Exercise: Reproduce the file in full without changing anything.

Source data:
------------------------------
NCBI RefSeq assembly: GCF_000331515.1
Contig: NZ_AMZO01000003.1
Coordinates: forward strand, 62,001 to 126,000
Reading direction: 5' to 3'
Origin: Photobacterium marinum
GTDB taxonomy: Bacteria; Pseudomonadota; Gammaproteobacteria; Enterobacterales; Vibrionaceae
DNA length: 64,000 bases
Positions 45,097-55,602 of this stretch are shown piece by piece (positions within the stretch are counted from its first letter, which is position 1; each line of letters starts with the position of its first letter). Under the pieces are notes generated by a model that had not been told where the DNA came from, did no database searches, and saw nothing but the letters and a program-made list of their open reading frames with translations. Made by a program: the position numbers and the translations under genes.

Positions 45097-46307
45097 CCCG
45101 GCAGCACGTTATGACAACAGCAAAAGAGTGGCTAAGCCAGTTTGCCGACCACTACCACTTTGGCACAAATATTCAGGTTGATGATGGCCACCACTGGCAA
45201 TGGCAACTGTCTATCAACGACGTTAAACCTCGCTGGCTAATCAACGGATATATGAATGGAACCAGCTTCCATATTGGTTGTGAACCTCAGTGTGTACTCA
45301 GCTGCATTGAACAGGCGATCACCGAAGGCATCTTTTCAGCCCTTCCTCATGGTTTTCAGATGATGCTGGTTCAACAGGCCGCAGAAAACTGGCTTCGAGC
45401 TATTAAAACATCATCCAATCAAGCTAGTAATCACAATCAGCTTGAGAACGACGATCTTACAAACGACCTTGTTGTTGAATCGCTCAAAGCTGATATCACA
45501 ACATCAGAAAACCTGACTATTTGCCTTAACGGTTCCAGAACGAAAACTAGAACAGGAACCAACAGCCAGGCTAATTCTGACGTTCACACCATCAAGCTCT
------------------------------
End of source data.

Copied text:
NCBI RefSeq assembly: GCF_000331515.1
Contig: NZ_AMZO01000003.1
Coordinates: forward strand, 62,001 to 126,000
Reading direction: 5' to 3'
Origin: Photobacterium marinum
GTDB taxonomy: Bacteria; Pseudomonadota; Gammaproteobacteria; Enterobacterales; Vibrionaceae
DNA length: 64,000 bases
Positions 45,097-55,602 of this stretch are shown piece by piece (positions within the stretch are counted from its first letter, which is position 1; each line of letters starts with the position of its first letter). Under the pieces are notes generated by a model that had not been told where the DNA came from, did no database searches, and saw nothing but the letters and a program-made list of their open reading frames with translations. Made by a program: the position numbers and the translations under genes.

Positions 45097-46307
45097 CCCG
45101 GCAGCACGTTATGACAACAGCAAAAGAGTGGCTAAGCCAGTTTGCCGACCACTACCACTTTGGCACAAATATTCAGGTTGATGATGGCCACCACTGGCAA
45201 TGGCAACTGTCTATCAACGACGTTAAACCTCGCTGGCTAATCAACGGATATATGAATGGAACCAGCTTCCATATTGGTTGTGAACCTCAGTGTGTACTCA
45301 GCTGCATTGAACAGGCGATCACCGAAGGCATCTTTTCAGCCCTTCCTCATGGTTTTCAGATGATGCTGGTTCAACAGGCCGCAGAAAACTGGCTTCGAGC
45401 TATTAAAACATCATCCAATCAAGCTAGTAATCACAATCAGCTTGAGAACGACGATCTTACAAACGACCTTGTTGTTGAATCGCTCAAAGCTGATATCACA
45501 ACATCAGAAAACCTGACTATTTGCCTTAACGGTTCCAGAACGAAAACTAGAACAGGAACCAACAGCCAGGCTAATTCTGACGTTCACACCATCAAGCTCT